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Overruled: Conservatives’ Favorite New Anti-Gay Book On Marriage Falsely Claims Ideology Is ‘Truth
’

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A popular new book by an anti-gay Senior Research Fellow at the Heritage Foundation is making headlines and causing controversy. Conservatives from Pastor Rick Warren to NOM co-founder Robert P. George are latching on to it, claiming it validly supports their views opposing same-sex marriage. But does it really? Let’s take a look.

Ryan T. Anderson’s new book Truth Overruled: The Future of Marriage and Religious Freedom uses only arguments “based in philosophy, jurisprudence, political science and social science” to investigate “what marriage is, why marriage matters for public policy, and what the consequences are of redefining marriage.”

Attempting to keep the debate on marriage equality going with social and religious conservatives, Anderson highlights “truths” he imagines SCOTUS trampled in extending marriage equality to roughly 10 million Americans. 

Anderson, in constructing these “truths,” ignores the social history of marriage, elevates procreative complementarity – the notion that only a man and a woman can create a child –  as a condition of marriage, and discounts all major professional medical and psychological associations’ statements on the natural variations of sexual orientation and gender identity. 

“Truth” #1: Marriage is intended as a context in which to raise children  

Anderson’s “truth” of marriage as a context in which to create children may be sentimental, but taking the long view of history, it is not accurate.

Equal access to marriage by same-sex couples did not “redefine” marriage. Its definition has gradually shifted over the last five millennia, primarily in the past fifty years. Breaking with thousands of years of tradition, in the late 19th century, marriages started to be based on love and companionship. Before that, couples married for political and economic reasons.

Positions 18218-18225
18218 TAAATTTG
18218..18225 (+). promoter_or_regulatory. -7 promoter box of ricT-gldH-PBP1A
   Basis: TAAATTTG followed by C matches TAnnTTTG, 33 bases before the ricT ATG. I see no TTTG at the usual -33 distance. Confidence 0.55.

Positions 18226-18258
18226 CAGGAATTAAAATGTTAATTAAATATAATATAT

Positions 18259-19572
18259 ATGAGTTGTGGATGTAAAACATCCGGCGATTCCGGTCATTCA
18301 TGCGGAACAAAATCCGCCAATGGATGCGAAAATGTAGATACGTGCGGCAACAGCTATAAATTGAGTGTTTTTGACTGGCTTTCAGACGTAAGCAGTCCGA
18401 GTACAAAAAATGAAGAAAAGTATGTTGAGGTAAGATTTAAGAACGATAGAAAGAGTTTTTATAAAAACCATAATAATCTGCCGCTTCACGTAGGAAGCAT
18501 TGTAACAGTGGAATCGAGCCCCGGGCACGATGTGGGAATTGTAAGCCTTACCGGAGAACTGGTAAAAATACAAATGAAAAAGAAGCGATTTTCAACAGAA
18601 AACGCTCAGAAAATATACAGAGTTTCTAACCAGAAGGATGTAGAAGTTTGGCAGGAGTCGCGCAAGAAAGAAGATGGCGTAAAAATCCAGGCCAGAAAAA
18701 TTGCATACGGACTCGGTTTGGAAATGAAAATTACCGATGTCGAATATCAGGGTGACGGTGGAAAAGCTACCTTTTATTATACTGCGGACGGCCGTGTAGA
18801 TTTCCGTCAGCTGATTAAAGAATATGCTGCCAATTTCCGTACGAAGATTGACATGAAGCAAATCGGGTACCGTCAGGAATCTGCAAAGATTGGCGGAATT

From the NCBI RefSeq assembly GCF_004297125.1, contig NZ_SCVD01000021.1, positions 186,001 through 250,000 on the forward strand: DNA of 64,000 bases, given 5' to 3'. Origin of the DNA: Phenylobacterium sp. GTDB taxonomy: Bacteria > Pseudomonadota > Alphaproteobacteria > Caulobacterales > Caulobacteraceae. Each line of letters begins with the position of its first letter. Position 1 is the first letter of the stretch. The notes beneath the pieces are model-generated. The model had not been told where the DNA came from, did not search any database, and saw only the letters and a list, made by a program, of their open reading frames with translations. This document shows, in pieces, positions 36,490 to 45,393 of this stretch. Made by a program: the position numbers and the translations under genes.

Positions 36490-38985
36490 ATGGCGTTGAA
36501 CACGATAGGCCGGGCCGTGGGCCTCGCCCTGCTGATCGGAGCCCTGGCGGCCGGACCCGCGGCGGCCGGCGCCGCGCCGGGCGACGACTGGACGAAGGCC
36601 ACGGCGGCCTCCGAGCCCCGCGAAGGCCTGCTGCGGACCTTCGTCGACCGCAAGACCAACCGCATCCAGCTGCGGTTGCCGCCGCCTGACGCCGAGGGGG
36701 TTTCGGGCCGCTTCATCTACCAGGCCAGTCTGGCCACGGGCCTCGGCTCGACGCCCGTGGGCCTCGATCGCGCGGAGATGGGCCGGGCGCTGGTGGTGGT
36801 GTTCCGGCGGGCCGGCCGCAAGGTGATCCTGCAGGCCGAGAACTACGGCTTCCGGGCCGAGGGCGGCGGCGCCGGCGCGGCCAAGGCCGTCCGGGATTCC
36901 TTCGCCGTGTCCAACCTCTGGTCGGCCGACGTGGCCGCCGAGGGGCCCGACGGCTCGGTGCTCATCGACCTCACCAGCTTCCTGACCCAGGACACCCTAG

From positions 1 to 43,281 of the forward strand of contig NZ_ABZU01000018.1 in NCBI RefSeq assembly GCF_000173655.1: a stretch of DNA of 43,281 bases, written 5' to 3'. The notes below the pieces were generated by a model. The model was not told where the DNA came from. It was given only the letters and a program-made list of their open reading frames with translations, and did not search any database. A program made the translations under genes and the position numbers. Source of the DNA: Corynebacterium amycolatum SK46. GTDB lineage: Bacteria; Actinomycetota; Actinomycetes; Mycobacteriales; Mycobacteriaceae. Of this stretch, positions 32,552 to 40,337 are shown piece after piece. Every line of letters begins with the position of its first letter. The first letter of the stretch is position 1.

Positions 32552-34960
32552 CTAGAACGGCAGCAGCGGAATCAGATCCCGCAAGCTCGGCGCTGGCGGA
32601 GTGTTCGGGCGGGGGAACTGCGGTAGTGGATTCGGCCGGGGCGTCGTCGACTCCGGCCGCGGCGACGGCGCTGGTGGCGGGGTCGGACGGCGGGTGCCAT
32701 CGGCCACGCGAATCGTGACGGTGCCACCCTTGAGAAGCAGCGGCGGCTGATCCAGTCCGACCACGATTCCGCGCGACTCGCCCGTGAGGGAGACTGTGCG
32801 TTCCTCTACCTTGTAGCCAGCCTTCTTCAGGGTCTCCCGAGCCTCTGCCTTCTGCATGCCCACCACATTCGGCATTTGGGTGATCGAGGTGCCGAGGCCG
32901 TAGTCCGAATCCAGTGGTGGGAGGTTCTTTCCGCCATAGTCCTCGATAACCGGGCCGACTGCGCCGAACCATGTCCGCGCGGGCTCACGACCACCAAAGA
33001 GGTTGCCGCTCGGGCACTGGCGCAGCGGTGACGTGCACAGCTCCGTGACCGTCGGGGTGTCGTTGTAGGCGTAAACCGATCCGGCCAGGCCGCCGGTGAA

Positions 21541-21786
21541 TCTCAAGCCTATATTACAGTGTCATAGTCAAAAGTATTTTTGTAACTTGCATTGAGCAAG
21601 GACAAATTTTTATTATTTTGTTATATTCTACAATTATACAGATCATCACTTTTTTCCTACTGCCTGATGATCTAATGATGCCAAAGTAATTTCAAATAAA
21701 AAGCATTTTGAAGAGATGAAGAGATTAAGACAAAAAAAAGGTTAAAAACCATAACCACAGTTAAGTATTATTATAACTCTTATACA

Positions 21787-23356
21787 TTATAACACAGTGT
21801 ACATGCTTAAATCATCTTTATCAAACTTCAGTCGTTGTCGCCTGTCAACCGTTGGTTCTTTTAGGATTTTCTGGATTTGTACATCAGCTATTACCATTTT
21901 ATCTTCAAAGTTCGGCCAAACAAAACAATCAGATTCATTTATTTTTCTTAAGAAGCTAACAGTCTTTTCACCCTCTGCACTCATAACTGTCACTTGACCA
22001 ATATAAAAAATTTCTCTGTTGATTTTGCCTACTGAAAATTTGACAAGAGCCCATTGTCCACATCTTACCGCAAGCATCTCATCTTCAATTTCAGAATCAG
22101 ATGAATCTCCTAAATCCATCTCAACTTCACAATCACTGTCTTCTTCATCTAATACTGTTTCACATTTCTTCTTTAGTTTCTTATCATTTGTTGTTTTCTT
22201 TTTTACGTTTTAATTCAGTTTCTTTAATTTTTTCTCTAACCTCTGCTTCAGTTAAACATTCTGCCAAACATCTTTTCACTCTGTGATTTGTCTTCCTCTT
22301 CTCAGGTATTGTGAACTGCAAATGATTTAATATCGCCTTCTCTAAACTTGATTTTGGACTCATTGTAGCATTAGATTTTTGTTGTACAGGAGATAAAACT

The women’s rights movement, along with the commercial availability of birth control in the 1960s, caused the next major modification to marriage. Suddenly women had greater access to legal rights, education, better paying jobs, birth control, and divorce.

It was heterosexual couples who significantly altered the marriage landscape with cohabitation, single parent families, and divorce. 

“Truth” #2: Procreative complementarity is required in marriage 

Though procreative complementarity in the sex act is primarily a Roman Catholic doctrine, can it be adequately used to restrict marriage to one man and one woman? 

According to the Center for Disease Control, 6 percent of women aged 15 to 44 are deemed infertile, additionally, 12 percent have problems getting or carrying pregnancies to term. Add to that, 7.5 percent of men suffer infertility problems. These levels of infertile heterosexuals exceed the percentage of LGBT people in the US population. If naturally occurring infertile heterosexual couples get a pass on procreative complementarity, can we then bar access to infertile same-sex couples? 

“Truth” #3: Non-heterosexual sex is simply a behavior

Anderson asserts that any sexual attraction other than heterosexual attraction, or non-cisgender identity, is both a behavior and changeable. He ignores all major professional medical and psychological associations’ statements on these issues.

Prosecution not persecution

Prosecution for breaking discrimination laws is not religious persecution. Anderson fails to inform his readers that religious freedom is the liberty to worship according to your beliefs, to attend a faith community of your choice, and having the right to share your beliefs. 

The freedom to practice one’s faith does not include asserting ideologies that inherently deny the civil rights of other citizens. 

Let’s move on to public discourse based in truth, not ideology